Born Travell Coleman, rapper G. Dep who, in 2010, walked into a New York Ciry police precinct and admitted to committing a nearly two-decade-old cold case murder to ‘clear his conscience,’ has been since been awarded clemency by Governor Kathy Hochul.
With his sentence being commuted by the Democratic politician, the now 49-year old Coleman has served 13 of a 15-year-to-life sentence, and will now be allowed to seek parole earlier than his original 2025 date.
In an announcement made Friday (12.22,) .Coleman is one of 16 individuals granted clemency by Hochul, including 12 pardons and four commutations. Marking the third time the current Governor has granted clemency this year, her statement read “Through the clemency process, it is my solemn responsibility as governor to recognize the efforts individuals have made to improve their lives and show that redemption is possible.”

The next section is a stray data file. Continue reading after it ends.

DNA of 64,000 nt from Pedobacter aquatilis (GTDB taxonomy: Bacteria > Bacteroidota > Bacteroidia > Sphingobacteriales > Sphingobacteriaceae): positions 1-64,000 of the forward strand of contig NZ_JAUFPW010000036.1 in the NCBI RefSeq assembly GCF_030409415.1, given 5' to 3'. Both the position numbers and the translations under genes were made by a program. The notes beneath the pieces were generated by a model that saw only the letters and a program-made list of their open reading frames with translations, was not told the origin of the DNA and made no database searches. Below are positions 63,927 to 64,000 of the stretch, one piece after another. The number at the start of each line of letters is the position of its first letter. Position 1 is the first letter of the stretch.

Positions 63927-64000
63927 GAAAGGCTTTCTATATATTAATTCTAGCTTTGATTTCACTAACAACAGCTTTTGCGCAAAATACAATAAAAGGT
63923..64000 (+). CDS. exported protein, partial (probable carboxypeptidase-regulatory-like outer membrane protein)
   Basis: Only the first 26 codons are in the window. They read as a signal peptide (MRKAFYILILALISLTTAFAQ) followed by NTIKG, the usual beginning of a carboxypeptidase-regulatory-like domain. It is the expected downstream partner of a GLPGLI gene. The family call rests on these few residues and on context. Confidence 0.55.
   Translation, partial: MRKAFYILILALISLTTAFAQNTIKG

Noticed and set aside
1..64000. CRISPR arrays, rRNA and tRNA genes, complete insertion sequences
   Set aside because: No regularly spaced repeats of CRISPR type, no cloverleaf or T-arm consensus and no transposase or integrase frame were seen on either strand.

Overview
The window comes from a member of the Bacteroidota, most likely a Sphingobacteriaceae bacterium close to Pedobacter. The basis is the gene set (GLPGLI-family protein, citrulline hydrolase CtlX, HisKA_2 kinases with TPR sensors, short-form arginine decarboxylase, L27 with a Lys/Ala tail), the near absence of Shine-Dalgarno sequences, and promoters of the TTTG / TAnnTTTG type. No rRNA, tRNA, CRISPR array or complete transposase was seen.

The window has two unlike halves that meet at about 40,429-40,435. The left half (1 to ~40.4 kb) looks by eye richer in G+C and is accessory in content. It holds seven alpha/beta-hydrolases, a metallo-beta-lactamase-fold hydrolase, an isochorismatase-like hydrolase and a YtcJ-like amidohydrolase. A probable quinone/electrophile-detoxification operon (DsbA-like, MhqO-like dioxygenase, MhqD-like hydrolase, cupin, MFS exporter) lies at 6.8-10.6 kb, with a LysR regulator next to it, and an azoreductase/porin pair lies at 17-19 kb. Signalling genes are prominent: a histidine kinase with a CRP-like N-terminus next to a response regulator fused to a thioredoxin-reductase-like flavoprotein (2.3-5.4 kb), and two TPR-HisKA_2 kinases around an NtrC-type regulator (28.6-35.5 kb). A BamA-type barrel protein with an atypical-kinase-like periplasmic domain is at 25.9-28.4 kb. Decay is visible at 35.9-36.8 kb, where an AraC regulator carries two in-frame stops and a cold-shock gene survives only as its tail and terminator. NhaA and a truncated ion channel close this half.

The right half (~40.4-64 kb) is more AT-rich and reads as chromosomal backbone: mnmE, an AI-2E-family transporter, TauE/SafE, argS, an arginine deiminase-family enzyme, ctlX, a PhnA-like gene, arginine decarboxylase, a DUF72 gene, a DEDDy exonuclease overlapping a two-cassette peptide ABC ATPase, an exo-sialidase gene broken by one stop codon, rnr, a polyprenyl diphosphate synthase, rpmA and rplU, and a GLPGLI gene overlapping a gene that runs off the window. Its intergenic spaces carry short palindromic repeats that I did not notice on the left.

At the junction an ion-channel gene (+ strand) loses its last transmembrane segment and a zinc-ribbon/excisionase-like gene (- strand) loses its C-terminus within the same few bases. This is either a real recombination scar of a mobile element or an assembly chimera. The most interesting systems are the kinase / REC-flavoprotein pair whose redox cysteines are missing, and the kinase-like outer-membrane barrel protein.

While in prison, G. Dep earned an associate’s degree and facilitated violence prevention and sobriety counseling programs, while also participating in a variety of educational and rehabilitative classes. Travell’s clemency application was supported by the prosecutor in the case as well as the judge who sentenced him.
In the early 2000s, G. Dep enjoyed hits with “Special Delivery” and “Let’s Get It” and helped popularize a loose-limbed dance called the Harlem shake. While he was one of the rising stars of hip-hop mogul Sean “Diddy” Combs’ Bad Boy Records label in the late 1990s, according to his lawyer, when the rapper’s career slowed down following his 2001 debut LP, Child of the Ghetto, the musician took to drugs and low-level arrests,
At the time, Attorney Anthony L. Ricco said that Coleman “had been haunted” by the 1993 fatal shooting of John Henkel and decided to confess to shooting someone as a teenager during a robbery in East Harlem. Henkel was shot three times in the chest outside an apartment complex.
His brother, Robert Henkel, had demanded Hochul reject the urgings by prosecutor David Drucker to release Coleman, calling it a “farce.” He told the New York Post that “it is one thing to seek (clemency) for drug crimes — but not murder.”